## Units of Rate constant

Marvin Lu 1E
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### Units of Rate constant

How do we determine the units of a rate constant? The given rate constants in the book are L/mol*s but in the answers the rate constant is just s^-1.

Jake Ney lecture 1 discussion 1F
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### Re: Units of Rate constant

The units of rate constants vary by 1st, 2nd and Zero Order reactions. For First Order reactions the units are s-1 because when used in k[A] we get the correct units for d[A]/dt which is mol/L*s. For Second order reactions the units of k are in M-1s-1 because when used in the equation k[A]^2 we get the correct units (mol/L*s) for d[A]/dt.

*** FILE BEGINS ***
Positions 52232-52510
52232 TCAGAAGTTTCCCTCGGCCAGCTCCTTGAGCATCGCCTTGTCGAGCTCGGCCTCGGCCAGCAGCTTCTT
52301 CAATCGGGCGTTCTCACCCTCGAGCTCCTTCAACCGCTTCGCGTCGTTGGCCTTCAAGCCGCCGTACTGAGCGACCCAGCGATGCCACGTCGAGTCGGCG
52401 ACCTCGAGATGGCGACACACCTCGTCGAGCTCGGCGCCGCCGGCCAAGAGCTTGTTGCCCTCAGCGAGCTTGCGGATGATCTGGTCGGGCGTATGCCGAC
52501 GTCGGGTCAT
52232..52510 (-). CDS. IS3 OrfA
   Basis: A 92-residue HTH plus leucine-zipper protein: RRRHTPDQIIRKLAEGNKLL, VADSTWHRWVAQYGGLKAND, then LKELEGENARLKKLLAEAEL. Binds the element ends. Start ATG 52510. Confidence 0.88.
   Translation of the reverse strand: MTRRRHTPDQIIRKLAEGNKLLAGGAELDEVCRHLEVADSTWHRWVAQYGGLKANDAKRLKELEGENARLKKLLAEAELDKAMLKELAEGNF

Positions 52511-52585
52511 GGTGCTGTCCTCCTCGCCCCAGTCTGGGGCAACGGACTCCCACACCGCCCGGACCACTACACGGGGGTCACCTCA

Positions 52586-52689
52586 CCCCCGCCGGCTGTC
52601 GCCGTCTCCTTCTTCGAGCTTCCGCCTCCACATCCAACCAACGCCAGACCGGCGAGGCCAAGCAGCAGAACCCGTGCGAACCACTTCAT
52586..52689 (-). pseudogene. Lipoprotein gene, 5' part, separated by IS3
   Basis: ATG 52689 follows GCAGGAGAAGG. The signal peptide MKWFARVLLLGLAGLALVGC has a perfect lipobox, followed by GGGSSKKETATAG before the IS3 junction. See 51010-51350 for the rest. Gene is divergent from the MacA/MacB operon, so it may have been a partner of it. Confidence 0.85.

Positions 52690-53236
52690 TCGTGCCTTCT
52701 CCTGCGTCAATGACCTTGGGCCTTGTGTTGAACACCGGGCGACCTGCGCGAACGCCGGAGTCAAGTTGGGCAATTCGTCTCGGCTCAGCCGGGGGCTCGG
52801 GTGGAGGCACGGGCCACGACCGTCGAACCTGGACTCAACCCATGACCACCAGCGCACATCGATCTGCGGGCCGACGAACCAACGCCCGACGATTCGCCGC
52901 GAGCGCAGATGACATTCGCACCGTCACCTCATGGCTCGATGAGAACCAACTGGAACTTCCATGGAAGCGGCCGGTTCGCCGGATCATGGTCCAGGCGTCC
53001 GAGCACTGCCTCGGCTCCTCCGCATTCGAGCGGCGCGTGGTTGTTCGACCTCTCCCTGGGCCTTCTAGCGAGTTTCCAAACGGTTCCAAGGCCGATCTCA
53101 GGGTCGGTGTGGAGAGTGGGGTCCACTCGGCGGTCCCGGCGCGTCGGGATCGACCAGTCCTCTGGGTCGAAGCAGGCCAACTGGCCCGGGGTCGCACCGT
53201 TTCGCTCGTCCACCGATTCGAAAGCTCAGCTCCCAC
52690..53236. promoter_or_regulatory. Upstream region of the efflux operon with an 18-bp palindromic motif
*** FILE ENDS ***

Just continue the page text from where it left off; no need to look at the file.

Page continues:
Chem_Mod
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### Re: Units of Rate constant

The rate of a reaction is always in $\frac{M}{s}$ so we want a rate constant, which if we have certain inputs (concentrations), we get an answer in $\frac{M}{s}$. So in the case of a first order reaction where the reaction is dependent on the concentration of a single reactant, we have the units of M. Therefore, we want a rate constant that converts M to $\frac{M}{s}$. So our solution to that is to have the rate constant divide our concentration by seconds, represented as s-1.